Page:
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Comment Re:How About Bluetooth Keyboards (Score 1) 85

Bluetooth 2.1 and up are pretty good security wise, links are always encrypted and pairing with SSP can also protect you from an MITM attack. (e.g. using numeric comparison or passkey entry is secure from MITM. See the relevant wikipedia page for specifics.)

Since encryption is required (and usually done in dedicated hardware), there shouldn't be a difference in battery life.

Comment Re:There are some problems with it (Score 3, Interesting) 137

The server operator could modify the javascript it sends to the client, so that the client sends either the key or the plaintext to a place of the operator's choosing.

That would fall under the same category as MITM in this case. You still need to trust the server (or a server, if you prefer)

You could move the client side code to a browser addon/extension, but you'd still have the problem of trusting the extension to behave

Comment Re:There are some problems with it (Score 4, Informative) 137

It runs on ZeroBin, which uses client side javascript to generate a random 256bit AES key, then compress and encrypt the text before sending it to the server. Comments are also compressed and encrypted. The key is never seen by the server, so the server can't decrypt your data.

It uses the Stanford Javascript Crypto Library for its AES code, and its codebase is available on github.

The system is vulnerable to an MITM attack, also a server admin may be able to reveal the poster's identity, but not the post's content


Submission + - Attack Breaks Confidentiality Model of SSL (threatpost.com)

Gunkerty Jeb writes: Two researchers have developed a new attack on TLS 1.0/SSL 3.0 that enables them to decrypt client requests on the fly and hijack supposedly confidential sessions with sensitive sites such as online banking, e-commerce and payment sites. The attack breaks the confidentiality model of the protocol and is the first known exploitation of a long-known flaw in TLS, potentially affecting the security of transactions on millions of sites.

The attack, developed by Juliano Rizzo and Thai Duong, will be presented at the Ekoparty conference in Argentina on Friday, and, unlike many other attacks on TLS and SSL, it has nothing to do with the certificate trust model in the protocol. Instead, the researchers have developed a tool called BEAST that enables them to grab and decrypt HTTPS cookies from active user sessions. The attack can even decrypt cookies that are marked HTTPS only from sites that use HTTP Strict Transport Security, which forces browsers to communicate over TLS/SSL when it's available.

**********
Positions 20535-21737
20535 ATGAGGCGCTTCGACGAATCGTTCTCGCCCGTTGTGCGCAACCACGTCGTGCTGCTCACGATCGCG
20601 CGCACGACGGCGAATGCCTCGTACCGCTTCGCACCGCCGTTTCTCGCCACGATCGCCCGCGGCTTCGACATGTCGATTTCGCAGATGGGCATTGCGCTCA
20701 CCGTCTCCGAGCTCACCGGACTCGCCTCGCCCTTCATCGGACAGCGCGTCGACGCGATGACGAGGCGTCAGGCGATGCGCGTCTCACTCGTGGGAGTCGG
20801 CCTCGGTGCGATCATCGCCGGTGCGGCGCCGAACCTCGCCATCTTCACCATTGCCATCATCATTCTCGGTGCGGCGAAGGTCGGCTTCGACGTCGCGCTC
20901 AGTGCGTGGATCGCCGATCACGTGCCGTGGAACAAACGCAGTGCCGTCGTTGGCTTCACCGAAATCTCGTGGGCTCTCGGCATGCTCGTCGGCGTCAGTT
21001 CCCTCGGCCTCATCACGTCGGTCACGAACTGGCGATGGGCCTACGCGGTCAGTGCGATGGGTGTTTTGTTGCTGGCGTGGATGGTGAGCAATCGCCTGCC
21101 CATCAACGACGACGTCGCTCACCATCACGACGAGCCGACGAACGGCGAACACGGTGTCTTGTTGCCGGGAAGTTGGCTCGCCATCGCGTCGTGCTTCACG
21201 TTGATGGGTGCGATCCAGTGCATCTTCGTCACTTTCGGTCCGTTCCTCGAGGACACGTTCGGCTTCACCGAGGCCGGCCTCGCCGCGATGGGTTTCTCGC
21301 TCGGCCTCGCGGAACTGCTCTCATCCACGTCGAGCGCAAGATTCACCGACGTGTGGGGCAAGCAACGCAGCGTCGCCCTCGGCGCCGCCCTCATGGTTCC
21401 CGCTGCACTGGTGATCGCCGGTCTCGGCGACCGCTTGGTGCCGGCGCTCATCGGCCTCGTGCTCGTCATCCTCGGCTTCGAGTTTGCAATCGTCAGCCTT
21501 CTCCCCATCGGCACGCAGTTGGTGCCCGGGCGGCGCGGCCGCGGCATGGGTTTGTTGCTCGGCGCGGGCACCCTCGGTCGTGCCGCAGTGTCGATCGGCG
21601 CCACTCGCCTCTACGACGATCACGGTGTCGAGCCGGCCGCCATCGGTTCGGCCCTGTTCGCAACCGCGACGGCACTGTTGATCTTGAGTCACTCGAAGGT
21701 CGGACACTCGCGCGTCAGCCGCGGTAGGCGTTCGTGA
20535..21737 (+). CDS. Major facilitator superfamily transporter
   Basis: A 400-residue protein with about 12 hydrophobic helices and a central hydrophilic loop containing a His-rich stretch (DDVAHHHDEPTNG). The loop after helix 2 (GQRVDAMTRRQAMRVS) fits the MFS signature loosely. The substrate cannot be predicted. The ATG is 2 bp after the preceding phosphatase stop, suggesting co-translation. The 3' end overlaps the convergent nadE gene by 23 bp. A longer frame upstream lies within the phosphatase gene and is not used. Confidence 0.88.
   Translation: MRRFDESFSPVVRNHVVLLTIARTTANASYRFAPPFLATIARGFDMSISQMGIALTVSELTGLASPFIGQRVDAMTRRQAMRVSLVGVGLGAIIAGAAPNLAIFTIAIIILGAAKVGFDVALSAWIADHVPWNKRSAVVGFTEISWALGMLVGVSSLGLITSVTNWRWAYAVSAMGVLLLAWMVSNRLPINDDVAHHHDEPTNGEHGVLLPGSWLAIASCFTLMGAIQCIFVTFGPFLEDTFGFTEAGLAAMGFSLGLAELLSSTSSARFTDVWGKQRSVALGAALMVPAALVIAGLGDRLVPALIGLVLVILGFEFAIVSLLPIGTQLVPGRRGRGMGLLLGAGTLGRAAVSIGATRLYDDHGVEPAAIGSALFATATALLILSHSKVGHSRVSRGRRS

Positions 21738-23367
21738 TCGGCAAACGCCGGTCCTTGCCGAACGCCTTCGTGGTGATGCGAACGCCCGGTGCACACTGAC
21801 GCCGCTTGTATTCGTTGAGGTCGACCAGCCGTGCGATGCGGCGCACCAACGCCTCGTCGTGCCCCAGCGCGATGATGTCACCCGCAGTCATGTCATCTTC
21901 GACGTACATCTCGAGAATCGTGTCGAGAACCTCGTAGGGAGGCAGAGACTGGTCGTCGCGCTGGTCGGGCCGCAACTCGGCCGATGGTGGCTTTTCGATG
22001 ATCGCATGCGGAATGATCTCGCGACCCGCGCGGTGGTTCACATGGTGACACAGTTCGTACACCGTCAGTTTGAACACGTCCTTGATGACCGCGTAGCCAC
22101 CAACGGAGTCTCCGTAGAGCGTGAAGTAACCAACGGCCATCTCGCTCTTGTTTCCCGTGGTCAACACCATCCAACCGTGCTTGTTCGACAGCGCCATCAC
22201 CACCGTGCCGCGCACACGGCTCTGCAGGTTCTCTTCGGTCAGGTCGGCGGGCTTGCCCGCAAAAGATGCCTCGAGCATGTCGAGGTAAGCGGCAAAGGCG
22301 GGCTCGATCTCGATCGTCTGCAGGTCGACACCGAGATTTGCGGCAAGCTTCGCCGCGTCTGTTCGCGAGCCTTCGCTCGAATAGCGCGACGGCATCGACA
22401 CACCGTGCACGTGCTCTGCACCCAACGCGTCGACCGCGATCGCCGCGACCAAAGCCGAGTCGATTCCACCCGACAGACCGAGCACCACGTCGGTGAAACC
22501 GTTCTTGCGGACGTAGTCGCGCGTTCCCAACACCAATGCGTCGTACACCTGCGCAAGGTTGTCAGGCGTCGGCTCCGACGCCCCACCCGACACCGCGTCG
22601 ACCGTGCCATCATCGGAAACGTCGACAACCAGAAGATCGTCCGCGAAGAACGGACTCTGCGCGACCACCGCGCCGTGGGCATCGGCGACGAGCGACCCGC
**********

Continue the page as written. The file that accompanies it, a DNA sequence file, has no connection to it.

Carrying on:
Submission + - Researchers announce TLS1.0 broken (theregister.co.uk) 3

ludwigf writes: The plaintext-recovery attack exploits a vulnerability in TLS that has long been regarded as mainly a theoretical weakness. At the moment, [their exploit] requires about two seconds to decrypt each byte of an encrypted cookie. That means authentication cookies of 1,000 to 2,000 characters long will still take a minimum of a half hour for their PayPal attack to work.

TLS 1.1 fixes the problem but: "Actually we have worked with browser and SSL vendors since early May, and every single proposed fix is incompatible with some existing SSL applications," Duong wrote. “What prevents people is that there are too many websites and browsers out there that support only SSL 3.0 and TLS 1.0. If somebody switches his websites completely over to 1.1 or 1.2, he loses a significant part of his customers and vice versa.”

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